Rather than having feel and count the possible subtle lines that separate buttons on most phones and remembering that “T” is sort of bottom middle and “2″ is top middle unless there are extra buttons above it, I just have to remember that “T” is near the end and”2″ is near the beginning. In fact, I wouldn’t even call it a “round keypad,” because it’s actually a linear keypad.
In addition to the linear, one dimensional search space (the same one that make’s the Mac’s menu bar so much nicer to use), each of the non-numeric keys have distinct shapes and positions. Where there are repeated shapes, they’re on opposite sides of the phone, and serve opposite purposes (answer and hang-up, edit input and delete/clear, select and back/exit). Recognizing that different button shapes help the thumb find what it’s looking for was one of the main differentiators that made the GameCube controller so great.
(Of course, off the deep end of different button shapes are the many many other Nokia phones that Beattie was actually talking about.)
I admit the keypad had a bit of a learning curve, but once learned, if not better, the 3650′s keypad was at least as good as your cookie cutter keypad. It’s too bad most people weren’t willing to give that different looking thing a chance; When I finally upgrade my phone later this year, I for one will definitely miss that quirky looking keypad.
I had already decided that I wanted to replace my aging Nokia 3650 with a Nokia 6682, and Russell’s epic 6680 hardware and software post and Om Malik’s review only make me more certain that I’ll be picking up this phone as soon as it’s available.(0)
So I’ve had the phone for a little more than a week now, and I still like it. Here’s a few more things I’ve noticed about it:
- I’ve been using Smart Profiles for the last week to do profile scheduling, and it certainly works as advertised (though the “daemon” has crashed a few times). Before I commit to that app I’m going to try this miniGPS and Extended Profiles suite. It’s more expensive, but it looks like the extended profiles half of the suite is functionally equivalent, and the miniGPS half of the suite adds location based events, based on what cell phone towers you’re near, which sounds pretty damn cool.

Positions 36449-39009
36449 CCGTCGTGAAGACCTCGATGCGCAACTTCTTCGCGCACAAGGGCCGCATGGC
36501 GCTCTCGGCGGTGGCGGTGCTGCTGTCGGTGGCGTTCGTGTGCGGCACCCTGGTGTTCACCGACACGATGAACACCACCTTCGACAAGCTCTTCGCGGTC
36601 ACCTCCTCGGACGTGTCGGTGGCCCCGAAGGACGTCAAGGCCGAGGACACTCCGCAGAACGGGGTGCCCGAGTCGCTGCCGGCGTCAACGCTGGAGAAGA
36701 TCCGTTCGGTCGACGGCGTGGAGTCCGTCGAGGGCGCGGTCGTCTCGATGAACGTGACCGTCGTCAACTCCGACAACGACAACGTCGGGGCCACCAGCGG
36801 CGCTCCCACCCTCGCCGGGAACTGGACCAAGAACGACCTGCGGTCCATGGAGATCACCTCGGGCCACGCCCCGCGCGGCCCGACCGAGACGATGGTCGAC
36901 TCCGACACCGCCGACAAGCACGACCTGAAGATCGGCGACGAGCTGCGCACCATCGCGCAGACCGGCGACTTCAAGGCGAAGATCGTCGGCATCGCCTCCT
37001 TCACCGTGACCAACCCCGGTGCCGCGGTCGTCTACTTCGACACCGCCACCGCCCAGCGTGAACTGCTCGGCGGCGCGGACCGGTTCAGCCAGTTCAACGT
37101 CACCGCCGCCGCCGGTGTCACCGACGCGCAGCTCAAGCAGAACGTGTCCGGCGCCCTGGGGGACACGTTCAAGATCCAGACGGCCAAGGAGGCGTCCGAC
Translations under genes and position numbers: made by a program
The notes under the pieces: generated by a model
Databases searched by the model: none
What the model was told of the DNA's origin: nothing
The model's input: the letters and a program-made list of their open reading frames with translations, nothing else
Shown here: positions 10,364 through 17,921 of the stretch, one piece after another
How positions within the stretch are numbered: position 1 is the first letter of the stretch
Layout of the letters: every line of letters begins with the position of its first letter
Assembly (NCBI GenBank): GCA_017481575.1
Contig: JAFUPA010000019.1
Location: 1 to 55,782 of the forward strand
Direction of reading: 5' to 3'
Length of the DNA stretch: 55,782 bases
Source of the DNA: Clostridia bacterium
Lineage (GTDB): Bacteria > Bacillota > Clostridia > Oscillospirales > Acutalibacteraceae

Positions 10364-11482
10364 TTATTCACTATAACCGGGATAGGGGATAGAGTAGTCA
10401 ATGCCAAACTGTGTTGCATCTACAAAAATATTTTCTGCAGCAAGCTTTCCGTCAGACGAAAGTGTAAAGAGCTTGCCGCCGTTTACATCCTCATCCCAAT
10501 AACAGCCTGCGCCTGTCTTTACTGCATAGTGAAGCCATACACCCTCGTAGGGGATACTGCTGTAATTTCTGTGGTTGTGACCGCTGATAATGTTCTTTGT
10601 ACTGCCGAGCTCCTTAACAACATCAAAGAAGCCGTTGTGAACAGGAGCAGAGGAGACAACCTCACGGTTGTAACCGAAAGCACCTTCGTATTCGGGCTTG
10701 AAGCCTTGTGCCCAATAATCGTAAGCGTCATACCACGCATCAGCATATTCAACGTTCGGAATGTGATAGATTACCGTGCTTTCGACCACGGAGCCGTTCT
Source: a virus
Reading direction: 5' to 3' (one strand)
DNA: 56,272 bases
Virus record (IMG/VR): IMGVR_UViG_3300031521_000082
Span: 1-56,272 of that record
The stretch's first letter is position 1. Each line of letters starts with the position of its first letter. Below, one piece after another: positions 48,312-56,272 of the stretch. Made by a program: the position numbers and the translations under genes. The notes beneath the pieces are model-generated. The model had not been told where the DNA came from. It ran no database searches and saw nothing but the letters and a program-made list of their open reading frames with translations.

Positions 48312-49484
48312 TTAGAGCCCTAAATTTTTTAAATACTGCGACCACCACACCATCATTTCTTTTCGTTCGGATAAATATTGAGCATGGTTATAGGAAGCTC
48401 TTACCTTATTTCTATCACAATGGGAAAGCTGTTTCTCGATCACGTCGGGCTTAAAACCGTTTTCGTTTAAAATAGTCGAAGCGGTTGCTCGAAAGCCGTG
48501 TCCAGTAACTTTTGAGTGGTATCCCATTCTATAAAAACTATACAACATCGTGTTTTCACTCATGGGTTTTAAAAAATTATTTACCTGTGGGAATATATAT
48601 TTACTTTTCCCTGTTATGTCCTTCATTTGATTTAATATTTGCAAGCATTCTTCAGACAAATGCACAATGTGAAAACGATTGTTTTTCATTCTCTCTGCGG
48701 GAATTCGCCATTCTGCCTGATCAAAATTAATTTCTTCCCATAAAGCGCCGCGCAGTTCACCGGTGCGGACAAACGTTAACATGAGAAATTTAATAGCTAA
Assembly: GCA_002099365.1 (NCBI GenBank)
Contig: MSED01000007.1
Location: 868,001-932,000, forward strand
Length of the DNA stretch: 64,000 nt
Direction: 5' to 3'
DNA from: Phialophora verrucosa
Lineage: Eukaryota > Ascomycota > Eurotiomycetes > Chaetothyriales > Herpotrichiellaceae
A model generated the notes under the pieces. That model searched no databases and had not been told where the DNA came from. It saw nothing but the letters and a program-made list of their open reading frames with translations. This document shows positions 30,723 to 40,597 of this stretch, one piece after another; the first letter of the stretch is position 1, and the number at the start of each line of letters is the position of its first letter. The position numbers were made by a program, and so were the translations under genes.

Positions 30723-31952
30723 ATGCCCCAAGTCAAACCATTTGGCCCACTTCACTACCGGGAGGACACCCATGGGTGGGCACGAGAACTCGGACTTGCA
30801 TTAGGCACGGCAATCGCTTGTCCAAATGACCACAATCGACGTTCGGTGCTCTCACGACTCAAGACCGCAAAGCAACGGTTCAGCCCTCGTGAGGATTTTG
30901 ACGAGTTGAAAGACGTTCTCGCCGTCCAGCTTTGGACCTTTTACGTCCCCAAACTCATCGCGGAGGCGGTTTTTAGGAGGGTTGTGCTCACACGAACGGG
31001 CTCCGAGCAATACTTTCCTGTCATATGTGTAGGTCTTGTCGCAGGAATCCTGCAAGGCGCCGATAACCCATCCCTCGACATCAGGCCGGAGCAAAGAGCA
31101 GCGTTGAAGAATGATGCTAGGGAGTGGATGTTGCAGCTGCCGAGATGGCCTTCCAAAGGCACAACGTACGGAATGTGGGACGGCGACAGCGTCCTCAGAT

- Either way, I’m a little hesitant to buy an application that will be bound to the ID of my phone. I want my software licensed to me, not my phone.
- There’s a really irritating bit of behavior where, if you lock your keypad and then wait long enough for the screen saver to activate, the first press of the “Unlock” soft key doesn’t register, so you have to press it again and then press star to unlock the keypad. Actually, the phone is a little slow to respond fairly frequently, and that first press of Unlock which deactivates the screen saver is one of those slow to respond moments, so unlocking the keypad always takes a second or two longer than it should. Very frustrating.
- And while the large screen is nice, I’m really afraid it’s going to be a scratch magnet. And for that matter, it smudges like crazy when I hold it to my face. I think that’s just going to be a tradeoff.
Here’s a few more comments on my shiny new 3650:
- As Mike pointed out in the comments, the “hang up” button usually takes you to the top level of the phone, serving much the same purpose as the “C” button I was so used to habitually pressing on my 5165. The reason I dismissed that as a possibility initially is that I came across some screen where pressing hang up asked me if I was sure I wanted to delete something, which is a bad option to press habitually. But now that I look, I can’t recreate that behavior.
- As if it weren’t ridiculous enough that my digital camera can run MAME to emulate arcade games, now my cell phone can emulate Game Boy and Game Boy Color games. Unfortunately, the circular keypad is a little awkward for playing game boy games, and worse, it doesn’t seem like it acknowledges two simultaneous button presses (so I can’t jump diagonally, for example).
- The phone can capture short videos, but the quality is far from fantastic. I suppose it might be amusing in some circumstance some day. (If you want to watch movies taken with the phone, you need this quicktime plugin.)
- This program both addresses my desire for scheduled profiles and auto-keypad-locking (though I’m not sure if the auto-keypad-locking is working). I’m going to have to play with it for a few days to make sure it’s not too buggy before I decide to buy it. Being able to address problems with the phone through third party software is a nice unanticipated side effect of having such a seemingly overpowered phone.
- Ironically, the one thing I still have yet to really do is use this thing as a phone. Besides three calls to AT&T technical support (Once about locking myself out of the phone because I didn’t know the PIN number (see the end of the last post), once about not knowing my account number (which I needed to use the web site), and once about the web site not letting me register and giving me some error code), I haven’t used this thing for its intended purpose.
- It was sufficiently non-obvious to me that the call volume was adjusted by pressing left and right that I had to look it up in the manual. I suspect I didn’t realize this because of a little usability flaw: Since I was calling tech support, I was in menu-hell, and accordingly, pressing lots of buttons. When you type during a call, the numbers are entered into an on screen buffer, and when that buffer is active, left and right move your cursor through the buffer instead of adjusting the volume. To adjust the volume, you have to hit cancel to hide the buffer, which I was afraid to do because I thought that would hang up my call.